Be conscience of all the prices in your restaurant. Everything costs you money, so you need to watch where your money is going. High food costs is one of the leading reasons small restaurants shut down. If you do not have knowledge of food costs do not open a restaurant until you learn.

Biggest Loss!

What do you think the biggest loss in restaurants is?

See results

New Guestbook Comments

    0 of 8192 characters used
    Post Comment

    No comments yet.

    working

    This website uses cookies

    As a user in the EEA, your approval is needed on a few things. To provide a better website experience, hubpages.com uses cookies (and other similar technologies) and may collect, process, and share personal data. Please choose which areas of our service you consent to our doing so.

    For more information on managing or withdrawing consents and how we handle data, visit our Privacy Policy at: https://hubpages.com/privacy-policy#gdpr

    Show Details
    Necessary
    HubPages Device IDThis is used to identify particular browsers or devices when the access the service, and is used for security reasons.
    LoginThis is necessary to sign in to the HubPages Service.
    Google RecaptchaThis is used to prevent bots and spam. (Privacy Policy)
    AkismetThis is used to detect comment spam. (Privacy Policy)
    HubPages Google AnalyticsThis is used to provide data on traffic to our website, all personally identifyable data is anonymized. (Privacy Policy)
    HubPages Traffic PixelThis is used to collect data on traffic to articles and other pages on our site. Unless you are signed in to a HubPages account, all personally identifiable information is anonymized.
    Amazon Web ServicesThis is a cloud services platform that we used to host our service. (Privacy Policy)
    CloudflareThis is a cloud CDN service that we use to efficiently deliver files required for our service to operate such as javascript, cascading style sheets, images, and videos. (Privacy Policy)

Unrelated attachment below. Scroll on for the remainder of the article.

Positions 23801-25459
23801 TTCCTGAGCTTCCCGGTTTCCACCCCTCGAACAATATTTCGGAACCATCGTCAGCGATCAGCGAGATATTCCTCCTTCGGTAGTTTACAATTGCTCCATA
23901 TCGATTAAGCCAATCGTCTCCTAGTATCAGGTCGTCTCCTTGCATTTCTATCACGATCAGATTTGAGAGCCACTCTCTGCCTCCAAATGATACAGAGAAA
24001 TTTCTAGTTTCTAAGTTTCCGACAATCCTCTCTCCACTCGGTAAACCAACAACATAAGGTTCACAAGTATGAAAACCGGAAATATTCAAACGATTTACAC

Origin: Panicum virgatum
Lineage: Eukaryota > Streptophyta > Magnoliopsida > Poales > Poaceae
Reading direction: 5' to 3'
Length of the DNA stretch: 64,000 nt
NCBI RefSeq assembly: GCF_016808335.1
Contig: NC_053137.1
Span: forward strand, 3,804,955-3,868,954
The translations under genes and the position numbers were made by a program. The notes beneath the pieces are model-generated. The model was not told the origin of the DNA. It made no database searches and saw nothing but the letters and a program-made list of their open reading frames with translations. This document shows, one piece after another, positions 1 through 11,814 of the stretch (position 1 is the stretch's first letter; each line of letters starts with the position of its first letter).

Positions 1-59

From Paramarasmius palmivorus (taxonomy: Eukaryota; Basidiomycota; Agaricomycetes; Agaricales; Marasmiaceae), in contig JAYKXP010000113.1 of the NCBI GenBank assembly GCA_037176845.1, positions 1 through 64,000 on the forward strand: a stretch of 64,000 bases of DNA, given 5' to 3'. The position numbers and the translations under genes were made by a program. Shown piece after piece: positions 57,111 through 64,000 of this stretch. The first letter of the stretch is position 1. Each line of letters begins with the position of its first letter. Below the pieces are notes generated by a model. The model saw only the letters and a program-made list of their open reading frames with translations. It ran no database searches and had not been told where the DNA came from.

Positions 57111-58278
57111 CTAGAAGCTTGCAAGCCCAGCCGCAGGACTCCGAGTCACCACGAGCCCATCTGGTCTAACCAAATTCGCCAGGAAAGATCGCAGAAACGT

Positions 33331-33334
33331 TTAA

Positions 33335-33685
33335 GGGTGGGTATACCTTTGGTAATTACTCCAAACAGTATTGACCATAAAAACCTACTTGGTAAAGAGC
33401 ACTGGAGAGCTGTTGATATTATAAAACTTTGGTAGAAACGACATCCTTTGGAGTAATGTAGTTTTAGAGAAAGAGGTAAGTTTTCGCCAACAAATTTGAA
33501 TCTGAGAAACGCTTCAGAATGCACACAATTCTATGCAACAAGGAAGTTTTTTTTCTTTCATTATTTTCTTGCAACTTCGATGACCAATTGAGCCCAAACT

Google Hosted LibrariesJavascript software libraries such as jQuery are loaded at endpoints on the googleapis.com or gstatic.com domains, for performance and efficiency reasons. (Privacy Policy)
    Features
    Google Custom SearchThis is feature allows you to search the site. (Privacy Policy)
    Google MapsSome articles have Google Maps embedded in them. (Privacy Policy)
    Google ChartsThis is used to display charts and graphs on articles and the author center. (Privacy Policy)
    Google AdSense Host APIThis service allows you to sign up for or associate a Google AdSense account with HubPages, so that you can earn money from ads on your articles. No data is shared unless you engage with this feature. (Privacy Policy)
    Google YouTubeSome articles have YouTube videos embedded in them. (Privacy Policy)
    VimeoSome articles have Vimeo videos embedded in them. (Privacy Policy)
    PaypalThis is used for a registered author who enrolls in the HubPages Earnings program and requests to be paid via PayPal. No data is shared with Paypal unless you engage with this feature. (Privacy Policy)
    Facebook LoginYou can use this to streamline signing up for, or signing in to your Hubpages account. No data is shared with Facebook unless you engage with this feature. (Privacy Policy)
    MavenThis supports the Maven widget and search functionality. (Privacy Policy)
    Marketing
    Google AdSenseThis is an ad network. (Privacy Policy)
    Google DoubleClickGoogle provides ad serving technology and runs an ad network. (Privacy Policy)
    Index ExchangeThis is an ad network. (Privacy Policy)
    SovrnThis is an ad network. (Privacy Policy)
    Facebook AdsThis is an ad network. (Privacy Policy)
    Amazon Unified Ad MarketplaceThis is an ad network. (Privacy Policy)
    AppNexusThis is an ad network. (Privacy Policy)
    OpenxThis is an ad network. (Privacy Policy)
    Rubicon ProjectThis is an ad network. (Privacy Policy)
    TripleLiftThis is an ad network. (Privacy Policy)
    Say MediaWe partner with Say Media to deliver ad campaigns on our sites. (Privacy Policy)
    Remarketing PixelsWe may use remarketing pixels from advertising networks such as Google AdWords, Bing Ads, and Facebook in order to advertise the HubPages Service to people that have visited our sites.
    Conversion Tracking PixelsWe may use conversion tracking pixels from advertising networks such as Google AdWords, Bing Ads, and Facebook in order to identify when an advertisement has successfully resulted in the desired action, such as signing up for the HubPages Service or publishing an article on the HubPages Service.
    Statistics
    Author Google AnalyticsThis is used to provide traffic data and reports to the authors of articles on the HubPages Service. (Privacy Policy)
    ComscoreComScore is a media measurement and analytics company providing marketing data and analytics to enterprises, media and advertising agencies, and publishers. Non-consent will result in ComScore only processing obfuscated personal data. (Privacy Policy)
    Amazon Tracking PixelSome articles display amazon products as part of the Amazon Affiliate program, this pixel provides traffic statistics for those products (Privacy Policy)